The MH-17 tragedy could mark a pivotal moment in the worst crisis between Russia and the West since the Cold War.
Geopolitical risk is extremely high and yet it is not appreciated by experts and the majority of the public . The same was true in 1914.
With the U.S. seeking to impose tough new sanctions on Russia, we appear to be on the verge of a new and more intense phase of currency wars and indeed of an economic war.
Very few thought that the assassination of Archduke Ferdinand would be a spark that ignited the brutal war that was World War I and the attendant economic depression. Indeed, as the Financial Times front page from the day after the assassination shows, stock markets were “scarcely affected by the assassination of the heir to the Austrian throne... there's no evidence that stock holders took fright."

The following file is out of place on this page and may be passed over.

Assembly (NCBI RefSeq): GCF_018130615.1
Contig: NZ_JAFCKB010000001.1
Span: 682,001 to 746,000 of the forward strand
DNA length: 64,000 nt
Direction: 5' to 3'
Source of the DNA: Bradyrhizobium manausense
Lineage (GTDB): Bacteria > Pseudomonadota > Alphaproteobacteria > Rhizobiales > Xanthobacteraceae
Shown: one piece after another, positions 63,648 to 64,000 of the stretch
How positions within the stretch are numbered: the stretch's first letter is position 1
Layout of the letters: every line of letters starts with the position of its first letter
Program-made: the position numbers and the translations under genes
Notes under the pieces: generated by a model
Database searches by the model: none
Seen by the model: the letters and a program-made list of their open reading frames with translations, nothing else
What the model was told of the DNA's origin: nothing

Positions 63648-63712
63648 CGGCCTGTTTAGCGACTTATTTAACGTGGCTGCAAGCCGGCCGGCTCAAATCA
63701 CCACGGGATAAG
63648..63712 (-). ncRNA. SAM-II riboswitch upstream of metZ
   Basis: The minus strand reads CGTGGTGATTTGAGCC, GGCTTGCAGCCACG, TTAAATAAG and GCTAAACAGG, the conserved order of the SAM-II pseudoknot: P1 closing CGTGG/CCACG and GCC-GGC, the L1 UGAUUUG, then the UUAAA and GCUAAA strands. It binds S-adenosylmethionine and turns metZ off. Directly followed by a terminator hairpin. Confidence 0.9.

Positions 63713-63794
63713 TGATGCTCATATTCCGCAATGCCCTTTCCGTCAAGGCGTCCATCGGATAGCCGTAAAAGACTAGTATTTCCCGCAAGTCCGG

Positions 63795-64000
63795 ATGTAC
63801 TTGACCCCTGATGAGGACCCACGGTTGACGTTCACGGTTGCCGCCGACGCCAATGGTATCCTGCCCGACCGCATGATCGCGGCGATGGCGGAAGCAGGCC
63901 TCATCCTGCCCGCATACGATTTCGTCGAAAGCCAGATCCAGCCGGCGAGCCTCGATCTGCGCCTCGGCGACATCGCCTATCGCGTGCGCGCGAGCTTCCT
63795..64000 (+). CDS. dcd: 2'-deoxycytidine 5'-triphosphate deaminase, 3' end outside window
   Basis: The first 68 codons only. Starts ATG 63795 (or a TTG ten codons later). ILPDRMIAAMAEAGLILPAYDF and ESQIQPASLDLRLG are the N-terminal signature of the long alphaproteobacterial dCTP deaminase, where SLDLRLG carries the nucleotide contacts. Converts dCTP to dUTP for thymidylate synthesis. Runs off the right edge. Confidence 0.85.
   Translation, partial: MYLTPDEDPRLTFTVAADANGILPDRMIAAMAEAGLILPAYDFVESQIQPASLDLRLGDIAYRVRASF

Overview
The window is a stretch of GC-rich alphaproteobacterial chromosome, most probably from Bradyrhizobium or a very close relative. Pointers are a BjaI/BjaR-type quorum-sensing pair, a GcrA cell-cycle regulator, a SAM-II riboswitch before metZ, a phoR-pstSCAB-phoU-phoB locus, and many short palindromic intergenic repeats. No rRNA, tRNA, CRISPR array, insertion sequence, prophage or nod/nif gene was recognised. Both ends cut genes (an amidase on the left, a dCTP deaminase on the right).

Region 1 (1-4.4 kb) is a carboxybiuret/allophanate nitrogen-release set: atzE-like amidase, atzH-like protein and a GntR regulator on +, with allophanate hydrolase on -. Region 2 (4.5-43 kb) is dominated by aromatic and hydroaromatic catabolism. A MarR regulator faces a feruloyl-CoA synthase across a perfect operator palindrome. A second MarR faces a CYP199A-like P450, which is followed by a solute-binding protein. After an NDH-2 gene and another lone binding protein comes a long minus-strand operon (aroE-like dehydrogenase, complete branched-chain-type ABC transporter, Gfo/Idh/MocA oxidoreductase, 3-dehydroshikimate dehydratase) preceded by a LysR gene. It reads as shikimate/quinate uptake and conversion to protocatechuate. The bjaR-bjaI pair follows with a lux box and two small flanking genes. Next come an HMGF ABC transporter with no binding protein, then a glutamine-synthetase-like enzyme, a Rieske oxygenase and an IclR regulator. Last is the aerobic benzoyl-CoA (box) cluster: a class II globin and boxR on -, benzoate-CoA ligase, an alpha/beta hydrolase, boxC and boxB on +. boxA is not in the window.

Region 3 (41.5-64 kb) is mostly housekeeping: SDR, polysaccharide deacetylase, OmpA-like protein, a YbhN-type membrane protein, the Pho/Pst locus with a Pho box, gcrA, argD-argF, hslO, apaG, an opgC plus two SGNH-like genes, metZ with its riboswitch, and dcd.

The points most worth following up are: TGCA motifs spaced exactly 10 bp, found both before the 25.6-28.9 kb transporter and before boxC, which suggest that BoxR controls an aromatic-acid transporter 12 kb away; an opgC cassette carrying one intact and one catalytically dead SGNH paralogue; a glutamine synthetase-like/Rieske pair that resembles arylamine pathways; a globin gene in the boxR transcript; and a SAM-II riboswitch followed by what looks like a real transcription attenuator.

Financial Times, 30th June, 1914 via Financial Times
Complacency reigned about the geopolitical risks. Six months later the Dow Jones Industrial Average was 35% lower and World War I was in its first year.
There is always a catalyst in the form of an event in history which people look back on as the start of tremendous global turmoil. Usually, there are significant pre-existing political, military and economic tensions which are the real factors leading to war.
The butterfly can flap its wings and create a hurricance on the other side of the world. A tragic event such as the airline tragedy can be the spark that ignites the conflagration.
The tragic events in Ukraine and in Gaza today are momentous. The fog of war could lead to an incident, such as the tragic airline crash yesterday or an act of terrorism, which could be the spark of a much greater conflict.
There have been many potential butterfly events in recent weeks, any one of which could lead to the hurricane of war.
The problem with war is that no matter how well the plans are made, strange things happen in war and there are many tragic unintended consequences.
Political and financial complacency reigns today as it did in 1914 ...